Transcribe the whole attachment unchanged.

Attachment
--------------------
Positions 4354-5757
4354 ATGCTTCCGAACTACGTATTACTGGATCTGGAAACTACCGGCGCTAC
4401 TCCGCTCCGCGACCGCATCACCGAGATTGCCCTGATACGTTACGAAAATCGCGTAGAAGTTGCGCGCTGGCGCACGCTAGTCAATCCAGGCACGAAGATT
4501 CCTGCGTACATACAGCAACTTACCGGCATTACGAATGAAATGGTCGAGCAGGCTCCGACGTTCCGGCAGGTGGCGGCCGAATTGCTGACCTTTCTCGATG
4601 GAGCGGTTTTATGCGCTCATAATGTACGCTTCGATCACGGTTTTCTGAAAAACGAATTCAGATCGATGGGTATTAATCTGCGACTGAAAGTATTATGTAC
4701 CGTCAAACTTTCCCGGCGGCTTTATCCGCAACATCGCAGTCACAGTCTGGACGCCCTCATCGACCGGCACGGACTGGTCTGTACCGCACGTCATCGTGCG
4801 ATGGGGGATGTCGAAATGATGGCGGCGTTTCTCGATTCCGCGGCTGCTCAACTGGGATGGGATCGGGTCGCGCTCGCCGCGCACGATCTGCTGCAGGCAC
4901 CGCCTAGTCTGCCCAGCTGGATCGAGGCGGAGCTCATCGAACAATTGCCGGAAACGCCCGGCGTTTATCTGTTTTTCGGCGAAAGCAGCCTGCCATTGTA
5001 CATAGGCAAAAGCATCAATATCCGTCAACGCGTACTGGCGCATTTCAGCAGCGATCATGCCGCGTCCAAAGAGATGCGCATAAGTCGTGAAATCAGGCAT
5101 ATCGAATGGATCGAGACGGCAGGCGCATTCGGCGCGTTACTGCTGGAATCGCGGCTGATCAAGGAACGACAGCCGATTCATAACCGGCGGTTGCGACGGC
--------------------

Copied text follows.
Positions 4354-5757
4354 ATGCTTCCGAACTACGTATTACTGGATCTGGAAACTACCGGCGCTAC
4401 TCCGCTCCGCGACCGCATCACCGAGATTGCCCTGATACGTTACGAAAATCGCGTAGAAGTTGCGCGCTGGCGCACGCTAGTCAATCCAGGCACGAAGATT
4501 CCTGCGTACATACAGCAACTTACCGGCATTACGAATGAAATGGTCGAGCAGGCTCCGACGTTCCGGCAGGTGGCGGCCGAATTGCTGACCTTTCTCGATG
4601 GAGCGGTTTTATGCGCTCATAATGTACGCTTCGATCACGGTTTTCTGAAAAACGAATTCAGATCGATGGGTATTAATCTGCGACTGAAAGTATTATGTAC
4701 CGTCAAACTTTCCCGGCGGCTTTATCCGCAACATCGCAGTCACAGTCTGGACGCCCTCATCGACCGGCACGGACTGGTCTGTACCGCACGTCATCGTGCG
4801 ATGGGGGATGTCGAAATGATGGCGGCGTTTCTCGATTCCGCGGCTGCTCAACTGGGATGGGATCGGGTCGCGCTCGCCGCGCACGATCTGCTGCAGGCAC
4901 CGCCTAGTCTGCCCAGCTGGATCGAGGCGGAGCTCATCGAACAATTGCCGGAAACGCCCGGCGTTTATCTGTTTTTCGGCGAAAGCAGCCTGCCATTGTA
5001 CATAGGCAAAAGCATCAATATCCGTCAACGCGTACTGGCGCATTTCAGCAGCGATCATGCCGCGTCCAAAGAGATGCGCATAAGTCGTGAAATCAGGCAT
5101 ATCGAATGGATCGAGACGGCAGGCGCATTCGGCGCGTTACTGCTGGAATCGCGGCTGATCAAGGAACGACAGCCGATTCATAACCGGCGGTTGCGACGGC